The Kenyon Gaming Chronicles: Part II

This post is another installment in The Kenyon Gaming Chronicles, a feature in which we attempt to play every Free-To-Play game in the Steam store. Sure, the goal is lofty, but these games are affordable, omnipresent and simple to download – what could possibly go wrong?

Steam for you, Steam for me, Steam for everyone.

I Steam, you Steam, we all Steam for… Gabe Newell

For our next endeavor, I decided we should go for something with a little more chill than, oh, I don’t know, turning into a geriatric Clint Eastwood with major frontbutt and shooting aliens in your poorly textured front yard. Among Ripples, by Eat Create Sleep, looked like a promising candidate at first glance, so I threw caution to the wind (or, should I say, into the pond) and went for it.

among ripples

The moment this game finished downloading into my Steam library, I couldn’t help but smile sweetly like a young, tender babe freshly thrust into the world, unaware of the cruelty it would soon be immersed in. I was ready to embark on an anxiety-free pond ecosystem simulation experience. Spirits lifted, I opened the game. Lovely watercolor graphics greeted me alongside a song so calming that my fond memories of Mr. Rogers’ sweet sermonizing were likened to that of a fax machine. I quickly succumbed to the ambience.

Oh, how naïve I was. I never should have let it serenade me with its dulcet synthesizer meditations and charming aesthetic appeal. This game would soon be a thorn my metaphysical side. Never have I ever been so aware of my own mortality than I was after playing this game for the first time.

Among Ripples is basically Spore, but with less overhyped disappointment and more pseudo-chill life ruining. You are the Supreme Overlord of this pond. Your title doesn’t come with any cool perks, though. You are not the strange meddling God of The Sims who reaches down and sternly nudges their subjects about. You are more of a Satanic omniscience that carelessly creates and does nothing to intervene. All you get to do is spawn aquatic life and watch it die.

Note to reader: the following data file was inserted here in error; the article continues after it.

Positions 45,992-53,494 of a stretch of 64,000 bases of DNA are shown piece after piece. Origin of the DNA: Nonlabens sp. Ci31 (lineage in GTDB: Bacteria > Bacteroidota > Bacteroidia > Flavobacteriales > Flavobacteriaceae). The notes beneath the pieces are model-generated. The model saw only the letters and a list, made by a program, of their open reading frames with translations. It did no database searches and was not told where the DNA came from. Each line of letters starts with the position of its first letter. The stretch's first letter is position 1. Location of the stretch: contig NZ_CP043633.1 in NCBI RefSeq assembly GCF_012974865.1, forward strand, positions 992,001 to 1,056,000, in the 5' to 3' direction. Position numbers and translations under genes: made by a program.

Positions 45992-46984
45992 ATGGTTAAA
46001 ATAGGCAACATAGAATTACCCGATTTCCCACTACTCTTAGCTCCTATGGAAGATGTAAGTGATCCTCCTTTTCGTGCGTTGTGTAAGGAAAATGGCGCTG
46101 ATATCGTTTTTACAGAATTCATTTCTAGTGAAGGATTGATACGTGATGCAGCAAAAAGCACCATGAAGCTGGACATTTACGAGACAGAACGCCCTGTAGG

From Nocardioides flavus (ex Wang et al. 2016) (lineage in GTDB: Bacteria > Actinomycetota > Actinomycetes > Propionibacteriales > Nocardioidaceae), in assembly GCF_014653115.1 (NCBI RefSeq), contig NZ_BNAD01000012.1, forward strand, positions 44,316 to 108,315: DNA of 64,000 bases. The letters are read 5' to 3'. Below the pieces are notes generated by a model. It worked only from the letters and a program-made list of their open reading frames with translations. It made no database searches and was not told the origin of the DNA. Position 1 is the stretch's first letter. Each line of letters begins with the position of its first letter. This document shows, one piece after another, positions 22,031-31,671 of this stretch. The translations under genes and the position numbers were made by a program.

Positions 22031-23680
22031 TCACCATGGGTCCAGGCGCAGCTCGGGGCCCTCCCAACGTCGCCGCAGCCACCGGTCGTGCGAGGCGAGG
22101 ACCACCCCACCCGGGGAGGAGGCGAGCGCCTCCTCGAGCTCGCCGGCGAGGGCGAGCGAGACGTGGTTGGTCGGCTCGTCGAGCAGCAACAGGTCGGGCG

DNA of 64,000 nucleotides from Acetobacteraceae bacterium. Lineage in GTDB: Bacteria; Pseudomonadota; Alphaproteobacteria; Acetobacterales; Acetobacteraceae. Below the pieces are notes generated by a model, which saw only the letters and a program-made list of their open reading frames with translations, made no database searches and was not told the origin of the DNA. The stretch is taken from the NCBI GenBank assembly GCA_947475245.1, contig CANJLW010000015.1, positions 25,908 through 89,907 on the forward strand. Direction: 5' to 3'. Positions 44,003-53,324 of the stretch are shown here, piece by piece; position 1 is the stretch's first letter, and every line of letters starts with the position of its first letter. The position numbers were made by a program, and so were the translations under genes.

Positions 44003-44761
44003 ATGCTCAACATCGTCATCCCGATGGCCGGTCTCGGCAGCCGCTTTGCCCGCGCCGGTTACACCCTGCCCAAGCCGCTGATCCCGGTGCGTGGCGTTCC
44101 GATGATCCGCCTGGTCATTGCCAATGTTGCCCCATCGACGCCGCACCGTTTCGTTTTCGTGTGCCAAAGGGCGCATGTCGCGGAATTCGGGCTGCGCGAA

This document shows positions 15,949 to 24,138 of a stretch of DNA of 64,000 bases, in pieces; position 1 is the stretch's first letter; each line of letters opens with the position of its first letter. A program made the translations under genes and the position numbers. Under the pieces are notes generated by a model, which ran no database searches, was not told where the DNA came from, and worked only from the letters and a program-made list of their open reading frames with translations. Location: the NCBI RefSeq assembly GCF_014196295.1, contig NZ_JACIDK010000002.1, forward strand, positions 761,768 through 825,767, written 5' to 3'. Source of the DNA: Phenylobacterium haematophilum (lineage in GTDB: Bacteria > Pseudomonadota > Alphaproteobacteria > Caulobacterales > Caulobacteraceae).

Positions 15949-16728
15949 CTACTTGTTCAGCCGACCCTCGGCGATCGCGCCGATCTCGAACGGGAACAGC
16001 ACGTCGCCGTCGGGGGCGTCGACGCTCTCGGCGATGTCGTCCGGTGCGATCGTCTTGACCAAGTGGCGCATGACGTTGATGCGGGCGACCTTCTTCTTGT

You click on different zones of the pond’s border to spawn clams, lobsters, dark green fish with big snouts that are huge jerks, tiny little “insta-spawn insta-die” helpless guppies, “typical middle child with issues” fish of average size, and THE OTTER™. Man, that otter has so much fun swimming around doing nothing. But yeah, when a creature eats another, it gets bigger. Attempts to contact EA regarding the possible theft of this idea from Spore were unsuccessful, just like the company itself.

In all seriousness (no, I didn’t really try to contact EA), I’m really not sure what this game was trying to be, more than an interactive screensaver that makes you lose all respect for life. After staring frantically at the screen and clicking endlessly to respawn fish into my festering cesspool, to continue in their ancestors legacy of thriving and dying in their own filth, I got to thinking. How are we any different? Are we not little guppies getting gobbled by the big predator fish that is life? How cruel is it that we were flung from oblivion and put into an existence in which we experience so much pain and so little gain, just like how these fish are spawned so I can watch them die?

Then the otter died. The. Otter. Died. That was it. These jerkoffs had the audacity to take from me what I valued most as the passively evil Lord of the Pond. I angrily closed the game and went straight to the reviews, and boy, were those riveting.

Untitled1Untitled3Untitled2UntitledNice. Your player base is becoming a mass of disenchanted, existentially doubtful cynics, but at least you can say that it’s better than DOTA 2! And we all know how much that means*.

*DOTA 2 sucks.

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